This exercise will help you think outside the box and encourage you to break the rules sometimes.
13. Get Up Early for Magical Light
As with everything in this season, winter sunrises are magical. Look at the weather forecast to choose a sunny day. Morning light is usually colder than the light of a sunset. And it looks mesmerizing reflecting off of the snow.
The best combination is morning fog with the first signs of a sunny day. The first rays can brighten the whole scene and make the mist look like it’s glowing.
You don’t necessarily need a snowy landscape to create stunning sunrise photos. Any kind of winter weather is worth a shot.
14. Capture Sunsets to Create Dramatic Contrast
One of the best ways to take stunning winter photos is to create contrast. If possible, use a vibrant sunset or sunrise to create outstanding photos of nature.
The dramatic difference between warm and cool tones will make your photos look striking and atmospheric. This is ideal for landscape photographers who want to capture the gritty and vulnerable sides of winter.
During the blue hour in winter, you can find perfect contrast with the white of the snow. Usually, the sky is lighter than the landscape itself. The dark blue sky of the blue hour is going to make a somewhat surreal contrast with the snow.
15. Take Creative Photos of Snow Falling to Make Playful Images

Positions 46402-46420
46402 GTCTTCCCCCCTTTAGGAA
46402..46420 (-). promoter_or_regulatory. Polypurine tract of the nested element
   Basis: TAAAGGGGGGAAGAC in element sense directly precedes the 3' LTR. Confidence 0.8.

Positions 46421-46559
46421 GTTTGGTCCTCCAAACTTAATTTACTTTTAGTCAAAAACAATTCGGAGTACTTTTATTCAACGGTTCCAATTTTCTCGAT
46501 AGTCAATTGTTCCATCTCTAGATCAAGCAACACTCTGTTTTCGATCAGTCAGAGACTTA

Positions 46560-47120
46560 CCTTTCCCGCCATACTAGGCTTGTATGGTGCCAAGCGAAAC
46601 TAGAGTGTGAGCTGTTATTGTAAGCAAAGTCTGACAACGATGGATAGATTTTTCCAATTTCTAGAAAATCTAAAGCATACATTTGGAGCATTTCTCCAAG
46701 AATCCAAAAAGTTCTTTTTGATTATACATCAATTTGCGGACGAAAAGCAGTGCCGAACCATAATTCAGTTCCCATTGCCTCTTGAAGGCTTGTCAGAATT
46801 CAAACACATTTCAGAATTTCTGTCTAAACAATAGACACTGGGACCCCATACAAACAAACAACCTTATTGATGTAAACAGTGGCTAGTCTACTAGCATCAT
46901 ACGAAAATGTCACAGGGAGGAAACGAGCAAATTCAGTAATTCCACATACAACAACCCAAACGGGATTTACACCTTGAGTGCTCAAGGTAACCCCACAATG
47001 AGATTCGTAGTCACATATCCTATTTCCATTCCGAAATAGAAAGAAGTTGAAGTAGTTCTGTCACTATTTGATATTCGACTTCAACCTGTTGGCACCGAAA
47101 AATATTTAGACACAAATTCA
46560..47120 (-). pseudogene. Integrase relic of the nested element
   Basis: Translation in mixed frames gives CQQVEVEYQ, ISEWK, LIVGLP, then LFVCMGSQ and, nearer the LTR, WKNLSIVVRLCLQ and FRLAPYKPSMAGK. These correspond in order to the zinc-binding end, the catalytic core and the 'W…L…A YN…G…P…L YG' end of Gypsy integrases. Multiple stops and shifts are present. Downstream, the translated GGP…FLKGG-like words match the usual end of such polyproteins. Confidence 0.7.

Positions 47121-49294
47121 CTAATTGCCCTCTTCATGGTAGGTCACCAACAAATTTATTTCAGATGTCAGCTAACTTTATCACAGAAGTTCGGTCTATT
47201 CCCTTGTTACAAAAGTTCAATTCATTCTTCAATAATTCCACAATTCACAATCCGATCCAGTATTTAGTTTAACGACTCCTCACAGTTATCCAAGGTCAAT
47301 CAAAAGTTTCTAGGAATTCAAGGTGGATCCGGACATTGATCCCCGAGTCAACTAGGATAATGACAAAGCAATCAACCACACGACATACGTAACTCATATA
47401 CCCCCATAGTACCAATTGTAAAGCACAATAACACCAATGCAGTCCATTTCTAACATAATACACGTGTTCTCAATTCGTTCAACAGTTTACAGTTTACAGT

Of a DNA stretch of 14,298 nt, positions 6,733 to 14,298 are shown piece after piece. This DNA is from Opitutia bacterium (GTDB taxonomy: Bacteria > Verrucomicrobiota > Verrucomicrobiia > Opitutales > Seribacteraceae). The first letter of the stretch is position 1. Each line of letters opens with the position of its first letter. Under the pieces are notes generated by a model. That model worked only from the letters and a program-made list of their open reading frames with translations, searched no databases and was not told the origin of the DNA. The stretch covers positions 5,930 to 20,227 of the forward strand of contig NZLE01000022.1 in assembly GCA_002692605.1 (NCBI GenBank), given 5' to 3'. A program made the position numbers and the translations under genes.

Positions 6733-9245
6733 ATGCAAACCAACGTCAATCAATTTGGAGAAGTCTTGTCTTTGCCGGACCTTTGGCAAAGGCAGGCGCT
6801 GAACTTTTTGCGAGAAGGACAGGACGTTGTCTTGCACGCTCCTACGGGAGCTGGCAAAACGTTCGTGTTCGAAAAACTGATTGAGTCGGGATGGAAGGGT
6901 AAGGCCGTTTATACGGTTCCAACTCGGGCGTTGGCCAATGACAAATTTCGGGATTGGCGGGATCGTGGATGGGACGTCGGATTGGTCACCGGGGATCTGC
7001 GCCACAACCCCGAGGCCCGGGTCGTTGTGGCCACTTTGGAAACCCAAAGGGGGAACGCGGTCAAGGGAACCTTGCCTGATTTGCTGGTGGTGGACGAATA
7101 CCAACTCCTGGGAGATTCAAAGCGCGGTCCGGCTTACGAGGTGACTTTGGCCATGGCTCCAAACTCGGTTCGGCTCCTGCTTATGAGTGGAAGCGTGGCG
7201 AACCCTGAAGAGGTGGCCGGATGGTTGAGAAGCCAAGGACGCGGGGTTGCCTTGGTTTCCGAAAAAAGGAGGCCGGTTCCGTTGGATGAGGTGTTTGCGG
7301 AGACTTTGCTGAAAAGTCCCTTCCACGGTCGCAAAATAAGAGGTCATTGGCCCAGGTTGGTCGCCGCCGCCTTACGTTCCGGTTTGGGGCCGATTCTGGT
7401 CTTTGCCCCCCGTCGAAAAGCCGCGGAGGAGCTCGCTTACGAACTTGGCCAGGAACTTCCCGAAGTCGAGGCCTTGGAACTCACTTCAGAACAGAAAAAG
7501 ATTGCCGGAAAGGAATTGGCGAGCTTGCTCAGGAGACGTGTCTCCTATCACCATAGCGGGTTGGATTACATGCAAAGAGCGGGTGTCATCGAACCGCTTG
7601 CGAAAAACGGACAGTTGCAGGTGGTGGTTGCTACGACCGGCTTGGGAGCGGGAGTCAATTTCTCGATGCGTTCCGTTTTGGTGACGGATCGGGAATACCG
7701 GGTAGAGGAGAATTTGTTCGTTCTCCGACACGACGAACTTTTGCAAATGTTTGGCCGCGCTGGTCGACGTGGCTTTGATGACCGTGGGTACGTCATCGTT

Falling snow is often used in winter photography. This idea is perfect for having fun and improving your action photography skills at the same time.
You can capture the snowfall itself. But it’s even better to combine it with a portrait photography session.
Your aim is to take sharp photos of falling snow and make your model stand out. To make this process easier, take photos using burst mode. Burst mode allows photographers to take multiple photos while holding the shutter.
You can also play with shutter speed to slightly blur the falling snow.
You can use this technique to take adorable and funny photos of people enjoying winter.
16. Take Adorable Photos of Your Pet in Winter Clothes
Our winter photography tips are not just for humans and Christmas decorations. For this idea, you need to own a pet. And if your pet loves spending time outdoors in the winter, you’re in luck!
Adorable pet photos are always in demand. You can turn your pet portraits into stunning works of art every time you go out. You can use colorful outfits and accessories to make your photos stand out.
If you like the results, you can even use these images as Christmas postcards to your family or friends!
Make sure to reward your pet with treats during and after your photo shoot.
17. Don’t Forget to Take a Wintery Self-Portrait!
During this cold season, don’t forget to take a few photos of yourself surrounded by a stunning winter landscape.
Even if your face isn’t visible in your self-portraits, your results will document your journey.
You can even set up a home studio and practice with self-portraits. You can create your own cozy memories by shooting at home surrounded by your favorite Christmas decorations.
But you don’t necessarily have to have a Christmas-themed portrait of yourself. Your favorite pullover can be more than enough.
They might even remind you of how much you’ve progressed as an artist.
Top Tips for Using and Protecting Your Gear
Those are our best tips on winter photography. But before we go, we’ll tell you how to keep your expensive photography gear safe and working when the temperature drops.